Here are the UK’s leading open banking providers

By Aisling Finn on Wednesday 10 June 2020

Digital Banking

Open banking has long been pedalled as the future of fintech, but which companies are the leading providers of the service in the UK?

Here are the UK’s leading open banking providers
Image source: Daniel Kjellén and Fredrik Hedberg/Tink

Update 12-06-2020 - This article was updated to include Yapily.

Open banking has become one of the most popular adaptations for both fintechs and big finance alike.

Open banking was first introduced as a concept when the EU decided the banking industry needed greater competition and wanted to expand the opportunities offered to fintechs.

Since the introduction of the EU's Second Payment Services Directive (PSD2) in January 2018, open banking has revolutionised the way millions of people manage their finances and use their data.

Following the introduction of PSD2, the Competition and Markets Authority (CMA) ordered the biggest banks in the UK to share their APIs with other banks and third-party providers which helped the fintechs on this list to thrive.

The ability to access all your accounts and integrate non-banking financial services too has proved increasingly popular over the last few years, with the likes of fintech giants Monzo, Revolut and Starling all offering some form of the technology.

Open banking’s main goal is to increase the transparency of the banking industry, so without further ado, and full transparency, here are the UK’s leading open banking providers.

Bud  

Who started it?

Bud was founded in 2015 by Ed Maslaveckas and George Dunning, initially beginning its life as a financial wellbeing platform.

The platform recently appointed hedgefund heavyweight, Lord Stanley Fink, the former CEO of the hedge fund firm the Man Group, as the Chair of its board of directors.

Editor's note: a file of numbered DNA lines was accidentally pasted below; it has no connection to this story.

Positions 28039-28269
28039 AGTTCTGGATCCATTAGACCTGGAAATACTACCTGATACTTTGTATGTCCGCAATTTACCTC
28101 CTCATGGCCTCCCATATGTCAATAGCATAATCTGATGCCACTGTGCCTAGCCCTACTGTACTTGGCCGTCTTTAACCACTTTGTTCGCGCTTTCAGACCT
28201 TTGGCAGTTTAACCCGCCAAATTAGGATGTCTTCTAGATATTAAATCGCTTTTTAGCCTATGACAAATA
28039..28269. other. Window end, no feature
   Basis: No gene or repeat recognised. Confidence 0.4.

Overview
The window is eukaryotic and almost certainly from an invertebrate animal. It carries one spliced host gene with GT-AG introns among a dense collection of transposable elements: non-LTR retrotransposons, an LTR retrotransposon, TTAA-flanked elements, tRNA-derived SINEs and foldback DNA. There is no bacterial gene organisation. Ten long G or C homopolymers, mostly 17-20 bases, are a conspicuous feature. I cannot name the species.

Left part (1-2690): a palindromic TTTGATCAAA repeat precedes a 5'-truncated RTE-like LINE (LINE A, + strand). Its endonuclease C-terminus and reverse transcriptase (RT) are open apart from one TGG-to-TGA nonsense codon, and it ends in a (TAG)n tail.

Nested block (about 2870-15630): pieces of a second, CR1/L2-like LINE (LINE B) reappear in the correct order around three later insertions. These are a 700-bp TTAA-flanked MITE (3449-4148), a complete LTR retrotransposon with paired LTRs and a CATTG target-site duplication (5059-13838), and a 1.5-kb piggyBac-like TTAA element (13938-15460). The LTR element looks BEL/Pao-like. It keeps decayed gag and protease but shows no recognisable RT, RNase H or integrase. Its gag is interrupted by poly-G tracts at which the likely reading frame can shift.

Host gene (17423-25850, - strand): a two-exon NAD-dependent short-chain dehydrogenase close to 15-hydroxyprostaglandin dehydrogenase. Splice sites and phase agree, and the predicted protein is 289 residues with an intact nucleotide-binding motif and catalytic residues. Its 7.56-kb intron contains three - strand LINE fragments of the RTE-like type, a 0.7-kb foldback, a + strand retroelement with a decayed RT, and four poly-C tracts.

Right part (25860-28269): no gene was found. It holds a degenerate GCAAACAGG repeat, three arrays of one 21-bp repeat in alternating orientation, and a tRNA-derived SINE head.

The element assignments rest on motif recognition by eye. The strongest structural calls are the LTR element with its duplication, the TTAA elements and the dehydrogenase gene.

How is it funded?

Bud counts Goldman Sachs, 9 Yards Capital, HSBC and Investec as investors and also won a slice of the UK government’s £2m rental recognition prize back in 2018.

In February 2019, the fintech bagged $20m from HSBC and Goldman Sachs to help it double in size and expand into new markets.

Who are the customers?

One of Bud’s primary customers is HSBC, who also happens to have invested a significant amount in the fintech.

In December 2019, Bud extended its partnership with HSBC and signed a three-year global deal with the bank to give access to Bud’s open banking, API and data.

Last October, Bud shifted away from larger firms to focus more on transactional data for smaller firms and introduced a developer portal for SMEs to access Bud’s sandbox environment. 

Plaid

Who started it?

Plaid was founded in 2012 by Zach Perret, who recently spoke at the AltFi Digital Summit 2020, and William Hockey, who has since left his role as chief technology officer and now sits on Plaid’s board of directors. 

The San Francisco-based startup recently celebrated its first anniversary of being in Europe following its surprise launch of financial management app Emma.

How is it funded?

In January 2020, it was revealed that Visa would shell out $5.3bn for the Silicon Valley startup, although the deal is yet to be completed.

Prior to the sale, Plaid had previously received several strategic investments from Visa and Mastercard

Who are the customers?

Plaid connects to over 15,000 financial institutions across the US, Canada and Europe and 80 per cent of the biggest fintechs rely upon Plaid’s API infrastructure to operate.

The open banking powerhouse has helped the likes of financial management app Emma, Venmo, trading platform Robinhood, Monzo and TransferWise. 

Tink

Who started it?

Tink was founded in Stockholm, Sweden in 2012 by Daniel Kjellén and Fredrik Hedberg and is now offered in 17 markets across Europe and Latin America.

How is it funded?

In January 2020, it was revealed that Tink had just closed its largest funding round to date, totalling €90m.